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The Indian Pacific is a legendary train journey that makes its way between Sydney (the Pacific Ocean), then to Adelaide and on to Perth (the Indian Ocean) and visa versa.
There are three classes. Red class is where you sit up and have a cafe car which you can visit to buy your eats. Much more room than travelling by plane but it is a lot of hours to be sitting up or at best reclining. Gold class means cabins with beds and fine dining. While an expensive way to travel there are a number of deals which bring it back to the reach of the everyday person. Platinum class is beyond most people's reach. (About an additional $1000 dollars on top of gold class although it does include a larger cabin with a double bed, alcohol, nibbles, fine napery and so on.)
However due to the high Australian dollar there is a demise in overseas visitors taking this great rail journey so look out for a number of special offers. Ours was buy one get one free in gold class while other deals offer free accommodation at the other end and free return airfares.
There are a few things to note. Firstly the cabins are tiny but incredibly innovative and compact. In the doubles there are two bunk beds which turn down during the day into a most comfortable little lounge. You get your own tiny ensuite bathroom. The hand held shower is right over the toilet and don't ask me how it works but it works beautifully and the water pressure is excellent.
Some people never make it out of their cabins even eating meals in seclusion.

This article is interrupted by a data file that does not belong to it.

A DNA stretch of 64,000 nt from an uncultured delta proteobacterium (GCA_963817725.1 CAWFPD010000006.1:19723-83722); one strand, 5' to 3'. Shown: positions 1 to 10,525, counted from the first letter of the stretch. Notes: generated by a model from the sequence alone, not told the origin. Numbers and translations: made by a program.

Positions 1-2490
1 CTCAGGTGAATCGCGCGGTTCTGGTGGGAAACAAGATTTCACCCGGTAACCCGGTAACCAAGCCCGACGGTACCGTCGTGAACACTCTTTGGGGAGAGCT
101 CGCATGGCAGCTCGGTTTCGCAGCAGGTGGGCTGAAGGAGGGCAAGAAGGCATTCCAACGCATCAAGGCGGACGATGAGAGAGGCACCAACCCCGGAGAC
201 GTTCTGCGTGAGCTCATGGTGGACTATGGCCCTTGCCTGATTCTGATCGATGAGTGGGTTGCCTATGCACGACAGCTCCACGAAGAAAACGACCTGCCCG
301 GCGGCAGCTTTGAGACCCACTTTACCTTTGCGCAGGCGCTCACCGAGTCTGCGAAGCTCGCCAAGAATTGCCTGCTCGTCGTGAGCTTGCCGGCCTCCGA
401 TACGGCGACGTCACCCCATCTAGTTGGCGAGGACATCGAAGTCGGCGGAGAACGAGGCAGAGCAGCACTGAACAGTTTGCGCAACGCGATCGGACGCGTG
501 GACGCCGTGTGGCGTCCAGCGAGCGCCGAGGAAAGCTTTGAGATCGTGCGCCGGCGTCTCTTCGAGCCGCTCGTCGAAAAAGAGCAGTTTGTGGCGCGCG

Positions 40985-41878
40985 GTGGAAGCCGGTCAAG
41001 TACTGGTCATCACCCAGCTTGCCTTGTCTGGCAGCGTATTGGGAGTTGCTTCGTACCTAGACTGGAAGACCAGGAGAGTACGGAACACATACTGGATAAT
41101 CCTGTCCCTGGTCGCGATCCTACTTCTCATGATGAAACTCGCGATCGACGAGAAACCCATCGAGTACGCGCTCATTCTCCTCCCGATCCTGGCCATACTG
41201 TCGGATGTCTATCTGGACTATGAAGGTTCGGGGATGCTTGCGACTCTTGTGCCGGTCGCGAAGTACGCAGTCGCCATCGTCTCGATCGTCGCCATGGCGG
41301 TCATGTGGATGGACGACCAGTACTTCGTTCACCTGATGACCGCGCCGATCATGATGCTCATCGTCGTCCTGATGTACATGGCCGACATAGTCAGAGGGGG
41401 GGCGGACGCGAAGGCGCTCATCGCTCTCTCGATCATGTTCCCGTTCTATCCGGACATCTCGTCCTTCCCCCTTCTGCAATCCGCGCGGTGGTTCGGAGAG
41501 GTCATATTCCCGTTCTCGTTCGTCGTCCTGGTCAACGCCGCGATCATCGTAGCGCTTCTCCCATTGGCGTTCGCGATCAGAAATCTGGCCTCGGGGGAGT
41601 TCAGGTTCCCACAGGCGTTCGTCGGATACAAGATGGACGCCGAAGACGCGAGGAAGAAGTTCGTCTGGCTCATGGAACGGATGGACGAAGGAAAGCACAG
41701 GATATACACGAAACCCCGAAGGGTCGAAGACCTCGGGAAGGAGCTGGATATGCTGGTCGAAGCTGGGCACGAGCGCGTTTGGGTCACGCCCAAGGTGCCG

Although there is a spacious lounge car with a bar and comfortable seating where you can arrange yourself and your newspapers, magazines and books during the day. One traveller set out a jigsaw and passing passengers would fill in a likely piece when they walked by.
The whole journey is based on personalised service. Polite little knocks on the doors and the person looking after your carriage shows you how everything works and talks about your dietary requirements. The handpicked staff are all incredibly friendly, some are knowledgeable train buffs as well as being able to tell you stories of early explorers and the characters that once lived along the line. It is these stories that help make this journey come alive.
The food is a feature of this trip. Rollicking along the countryside you are treated to wonderful meals many with an Australian accent as the market has usually been overseas tourists in the past. Items like melon with bush berries, barramundi, Australian lamb, tiny little delicate pavlovas, apple tartlets with bush honey and so on. But you do get to walk it if you wish as a journey down the passageways in the train in our instance was 1.2km and you never know who you might squeeze past along the way.
The lounge and dining cars are plush - very Murder on the Orient Express type lavish decor.
I took my teenager. Probably a mistake but something he may look back on in the future with some good memories.
He probably brought the average age of the other passengers down by about 60 years.